Troubled travel firm Thomas Cook has said it has received a takeover approach for its tour business from China’s Fosun. Fosun is already Thomas Cook’s largest shareholder, and also owns the Club Med holiday business.
Thomas Cook said it was in talks with Fosun, but added there could be “no certainty that this approach will result in a formal offer”.
The firm’s shares fell sharply in May on fears over its financial strength.
The travel firm – which has annual sales of £9bn, 19 million customers a year, and 22,000 staff operating in 16 countries – is already trying to sell its airline.
Last month, shares in Thomas Cook sank 30% in one day after analysts at Citigroup said the travel firm’s shares were ‘worthless’.
Its comments came a day after Thomas Cook issued its third profit warning in less than a year and reported a £1.5bn half-year loss.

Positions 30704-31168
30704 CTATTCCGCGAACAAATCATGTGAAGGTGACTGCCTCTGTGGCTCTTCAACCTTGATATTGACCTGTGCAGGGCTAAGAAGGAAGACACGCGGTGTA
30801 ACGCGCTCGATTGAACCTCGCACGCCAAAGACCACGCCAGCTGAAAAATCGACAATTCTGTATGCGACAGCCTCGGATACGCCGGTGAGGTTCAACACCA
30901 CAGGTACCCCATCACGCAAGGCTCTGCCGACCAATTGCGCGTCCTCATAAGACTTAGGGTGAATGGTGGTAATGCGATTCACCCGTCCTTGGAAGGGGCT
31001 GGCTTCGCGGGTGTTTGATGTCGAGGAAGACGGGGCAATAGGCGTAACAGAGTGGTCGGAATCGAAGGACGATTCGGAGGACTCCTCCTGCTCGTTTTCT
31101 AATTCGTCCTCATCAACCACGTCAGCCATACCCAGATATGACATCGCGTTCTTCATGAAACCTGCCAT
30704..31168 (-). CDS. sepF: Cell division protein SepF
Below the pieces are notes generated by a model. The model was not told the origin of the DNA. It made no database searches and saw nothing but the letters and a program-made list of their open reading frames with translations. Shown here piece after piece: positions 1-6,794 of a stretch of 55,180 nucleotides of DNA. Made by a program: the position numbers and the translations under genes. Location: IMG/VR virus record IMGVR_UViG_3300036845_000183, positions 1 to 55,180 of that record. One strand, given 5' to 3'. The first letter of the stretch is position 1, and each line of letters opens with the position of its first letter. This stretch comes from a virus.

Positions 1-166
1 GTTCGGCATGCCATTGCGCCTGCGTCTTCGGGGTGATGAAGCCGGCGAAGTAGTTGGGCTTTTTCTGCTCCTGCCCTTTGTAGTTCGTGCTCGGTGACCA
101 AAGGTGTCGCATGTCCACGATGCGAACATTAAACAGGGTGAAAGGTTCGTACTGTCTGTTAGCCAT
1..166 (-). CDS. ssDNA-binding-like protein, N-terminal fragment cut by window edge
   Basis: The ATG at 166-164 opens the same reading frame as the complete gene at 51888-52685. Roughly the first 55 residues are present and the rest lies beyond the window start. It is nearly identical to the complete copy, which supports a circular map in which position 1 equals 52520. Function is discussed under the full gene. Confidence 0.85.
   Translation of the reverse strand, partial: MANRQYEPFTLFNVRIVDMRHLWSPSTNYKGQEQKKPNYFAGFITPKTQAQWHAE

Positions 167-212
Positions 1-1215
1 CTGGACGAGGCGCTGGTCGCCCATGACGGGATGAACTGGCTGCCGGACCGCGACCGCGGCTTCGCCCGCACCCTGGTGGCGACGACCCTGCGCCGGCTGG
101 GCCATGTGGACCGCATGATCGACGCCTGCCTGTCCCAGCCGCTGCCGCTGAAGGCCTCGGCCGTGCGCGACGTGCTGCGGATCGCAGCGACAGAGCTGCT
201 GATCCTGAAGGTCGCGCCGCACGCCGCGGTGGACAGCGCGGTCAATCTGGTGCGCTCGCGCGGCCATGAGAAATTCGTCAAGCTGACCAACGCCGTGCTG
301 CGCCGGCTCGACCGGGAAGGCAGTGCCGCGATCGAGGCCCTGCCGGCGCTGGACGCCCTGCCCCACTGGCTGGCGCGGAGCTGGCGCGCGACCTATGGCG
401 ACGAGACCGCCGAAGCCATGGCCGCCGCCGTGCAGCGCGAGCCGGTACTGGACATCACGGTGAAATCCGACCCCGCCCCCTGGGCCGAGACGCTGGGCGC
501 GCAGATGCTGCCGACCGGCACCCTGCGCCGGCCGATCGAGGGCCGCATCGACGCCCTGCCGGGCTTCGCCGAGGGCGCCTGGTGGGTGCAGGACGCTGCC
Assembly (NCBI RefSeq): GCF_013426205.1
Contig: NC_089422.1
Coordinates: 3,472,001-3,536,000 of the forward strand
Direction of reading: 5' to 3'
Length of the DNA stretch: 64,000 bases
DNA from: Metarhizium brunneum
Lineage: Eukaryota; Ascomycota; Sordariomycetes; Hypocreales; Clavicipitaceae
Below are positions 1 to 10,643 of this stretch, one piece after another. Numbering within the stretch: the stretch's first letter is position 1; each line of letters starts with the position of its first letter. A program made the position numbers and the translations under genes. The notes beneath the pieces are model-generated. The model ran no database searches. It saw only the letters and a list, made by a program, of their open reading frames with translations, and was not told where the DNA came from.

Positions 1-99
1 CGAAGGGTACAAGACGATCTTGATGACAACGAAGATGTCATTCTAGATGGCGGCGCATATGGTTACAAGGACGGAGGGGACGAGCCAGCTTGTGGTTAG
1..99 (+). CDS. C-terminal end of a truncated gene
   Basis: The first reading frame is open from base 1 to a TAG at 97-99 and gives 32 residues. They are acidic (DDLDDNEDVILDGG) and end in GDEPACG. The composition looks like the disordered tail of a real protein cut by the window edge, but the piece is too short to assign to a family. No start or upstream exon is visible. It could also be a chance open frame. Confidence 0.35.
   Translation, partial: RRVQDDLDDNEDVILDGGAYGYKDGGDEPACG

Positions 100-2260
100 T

Thomas Cook has closed 21 of its stores, its currency arm Thomas Cook Money is under review and the company has said more ‘cost efficiencies’ are planned.
However, the company has sought to reassure holidaymakers, telling customers last month that it was ‘business as usual’.
At the time, Thomas Cook said: “As an ATOL-protected business, our customers can have complete confidence in booking their holiday with us.”
Protection under the ATOL, or Air Travel Organiser’s Licence, scheme means UK travellers on an air package holiday do not lose their money or become stranded abroad if a holiday firm collapses.
It also covers many charter flights and means that, if the operator collapses while people are away, they can finish their holiday and be flown home at no extra cost.